The New York Times was on the scene, capturing the Facebook CEO’s strongly worded argument. Zuckerberg didn’t hold back against his opponent.
“It’s pretty common when you announce a big deal that people just come out of the woodwork and claim they own some part of the deal,” Zuckerberg told the court after being called as a witness. “The idea that Oculus products are based on someone else’s technology is just wrong.”
Back in 2014, ZeniMax Media sued VR-startup Oculus for giving away trade secrets to its new holding company Facebook. The company says one of its former employees, legendary game developer John Carmack, shared ZeniMax’s VR technology with Oculus founder Palmer Luckey before joining the team himself.
ZeniMax, which owns iconic game developers id Software (Doom, Quake) and Bethesda (Fallout, Dishonered), are accusing Zuckerberg of rushing the $2 billion purchase of Oculus in 2014 to avoid looking into any wrongdoing.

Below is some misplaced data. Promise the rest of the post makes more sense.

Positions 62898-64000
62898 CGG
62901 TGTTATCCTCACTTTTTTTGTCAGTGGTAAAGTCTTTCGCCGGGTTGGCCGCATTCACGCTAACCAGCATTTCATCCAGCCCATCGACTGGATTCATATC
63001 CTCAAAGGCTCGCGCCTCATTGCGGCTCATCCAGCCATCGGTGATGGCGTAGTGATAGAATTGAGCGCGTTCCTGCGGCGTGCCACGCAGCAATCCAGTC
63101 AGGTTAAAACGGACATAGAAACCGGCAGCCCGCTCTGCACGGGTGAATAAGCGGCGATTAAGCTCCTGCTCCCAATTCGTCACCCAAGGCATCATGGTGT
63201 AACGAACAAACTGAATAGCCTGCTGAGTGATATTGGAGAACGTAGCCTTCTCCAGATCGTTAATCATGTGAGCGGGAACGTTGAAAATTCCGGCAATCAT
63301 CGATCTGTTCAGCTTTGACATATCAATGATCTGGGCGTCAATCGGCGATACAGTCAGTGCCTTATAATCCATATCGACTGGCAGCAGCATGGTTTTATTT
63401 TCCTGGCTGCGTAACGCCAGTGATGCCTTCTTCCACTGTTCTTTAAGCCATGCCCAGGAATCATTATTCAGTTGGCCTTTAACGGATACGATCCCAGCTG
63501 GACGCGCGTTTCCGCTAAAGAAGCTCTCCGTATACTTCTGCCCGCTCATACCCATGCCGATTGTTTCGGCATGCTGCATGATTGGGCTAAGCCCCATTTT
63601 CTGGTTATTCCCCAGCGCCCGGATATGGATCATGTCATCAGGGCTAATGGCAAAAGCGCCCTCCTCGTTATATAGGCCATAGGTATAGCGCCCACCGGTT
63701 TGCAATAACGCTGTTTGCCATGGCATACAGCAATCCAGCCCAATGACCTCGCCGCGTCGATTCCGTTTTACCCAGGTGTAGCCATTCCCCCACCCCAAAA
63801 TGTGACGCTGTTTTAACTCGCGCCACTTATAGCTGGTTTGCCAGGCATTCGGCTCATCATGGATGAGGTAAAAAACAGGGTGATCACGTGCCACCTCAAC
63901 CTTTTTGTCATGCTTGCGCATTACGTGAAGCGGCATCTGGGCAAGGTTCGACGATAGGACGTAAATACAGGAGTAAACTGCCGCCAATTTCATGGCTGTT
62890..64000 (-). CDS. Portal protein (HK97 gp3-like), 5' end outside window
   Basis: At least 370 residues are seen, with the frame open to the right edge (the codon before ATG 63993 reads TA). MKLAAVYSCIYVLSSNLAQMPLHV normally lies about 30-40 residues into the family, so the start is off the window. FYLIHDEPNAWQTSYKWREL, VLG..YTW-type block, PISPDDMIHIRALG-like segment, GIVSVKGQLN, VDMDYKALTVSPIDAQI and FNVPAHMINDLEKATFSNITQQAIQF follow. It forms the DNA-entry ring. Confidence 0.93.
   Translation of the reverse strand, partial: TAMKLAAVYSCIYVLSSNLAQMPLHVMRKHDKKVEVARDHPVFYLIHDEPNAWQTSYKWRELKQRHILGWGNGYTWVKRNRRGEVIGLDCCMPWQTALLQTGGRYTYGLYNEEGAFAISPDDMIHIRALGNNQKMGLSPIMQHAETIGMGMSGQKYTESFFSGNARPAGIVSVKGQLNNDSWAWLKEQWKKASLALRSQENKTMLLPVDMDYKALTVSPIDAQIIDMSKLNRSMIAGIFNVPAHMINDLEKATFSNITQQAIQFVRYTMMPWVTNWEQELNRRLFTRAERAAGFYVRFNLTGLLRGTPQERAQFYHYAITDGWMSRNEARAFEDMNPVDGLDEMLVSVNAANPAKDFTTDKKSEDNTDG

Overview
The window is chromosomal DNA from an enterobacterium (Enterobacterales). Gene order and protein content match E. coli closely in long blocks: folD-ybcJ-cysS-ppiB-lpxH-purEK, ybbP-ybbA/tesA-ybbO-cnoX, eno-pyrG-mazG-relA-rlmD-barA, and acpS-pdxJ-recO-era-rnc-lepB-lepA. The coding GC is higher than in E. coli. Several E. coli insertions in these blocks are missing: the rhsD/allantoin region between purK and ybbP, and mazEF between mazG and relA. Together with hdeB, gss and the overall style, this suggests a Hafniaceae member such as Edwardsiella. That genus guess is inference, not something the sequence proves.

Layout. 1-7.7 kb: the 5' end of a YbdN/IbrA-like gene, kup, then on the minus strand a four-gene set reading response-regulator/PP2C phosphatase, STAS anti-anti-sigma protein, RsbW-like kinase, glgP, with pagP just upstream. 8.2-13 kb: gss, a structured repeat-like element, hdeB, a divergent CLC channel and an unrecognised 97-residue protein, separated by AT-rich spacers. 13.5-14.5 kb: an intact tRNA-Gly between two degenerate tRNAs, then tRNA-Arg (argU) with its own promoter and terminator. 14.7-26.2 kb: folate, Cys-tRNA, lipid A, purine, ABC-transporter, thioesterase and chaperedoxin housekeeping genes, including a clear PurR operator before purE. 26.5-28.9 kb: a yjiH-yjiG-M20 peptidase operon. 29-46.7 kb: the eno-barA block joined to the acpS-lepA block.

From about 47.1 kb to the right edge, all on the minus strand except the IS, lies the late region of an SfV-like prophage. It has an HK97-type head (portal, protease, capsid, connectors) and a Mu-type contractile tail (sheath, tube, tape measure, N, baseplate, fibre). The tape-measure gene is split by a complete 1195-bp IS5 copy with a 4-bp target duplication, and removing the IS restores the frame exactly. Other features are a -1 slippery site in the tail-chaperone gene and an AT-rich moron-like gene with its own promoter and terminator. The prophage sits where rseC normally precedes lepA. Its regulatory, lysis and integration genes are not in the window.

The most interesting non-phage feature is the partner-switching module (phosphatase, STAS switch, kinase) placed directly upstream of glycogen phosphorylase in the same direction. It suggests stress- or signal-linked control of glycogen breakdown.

The 32-year-old entrepreneur ditched his hoodie-and-jeans attire and relaxed attitude for a spiffy suit and sharp tongue.
“Like most people in the court, I’ve never even heard of ZeniMax before,” Zuckerberg said, according to Gizmodo. “I know that our legal team would look into this and examine but they aren’t going to take a lot of my time on something they don’t think is credible.”
Zuckerberg wasn’t the only one on the offensive. ZeniMax lawyer Toni Sammi questioned the time it took for Facebook to complete the purchase of Oculus. According to emails between the Facebook CEO and the company’s vice president of corporate development, Zuckerberg pushed to have the multi-billion dollar purchase completed in just two days.
Facebook faces $2 billion dollars in damages if found guilty. Luckey and Oculus’ former CEO will testify later this week.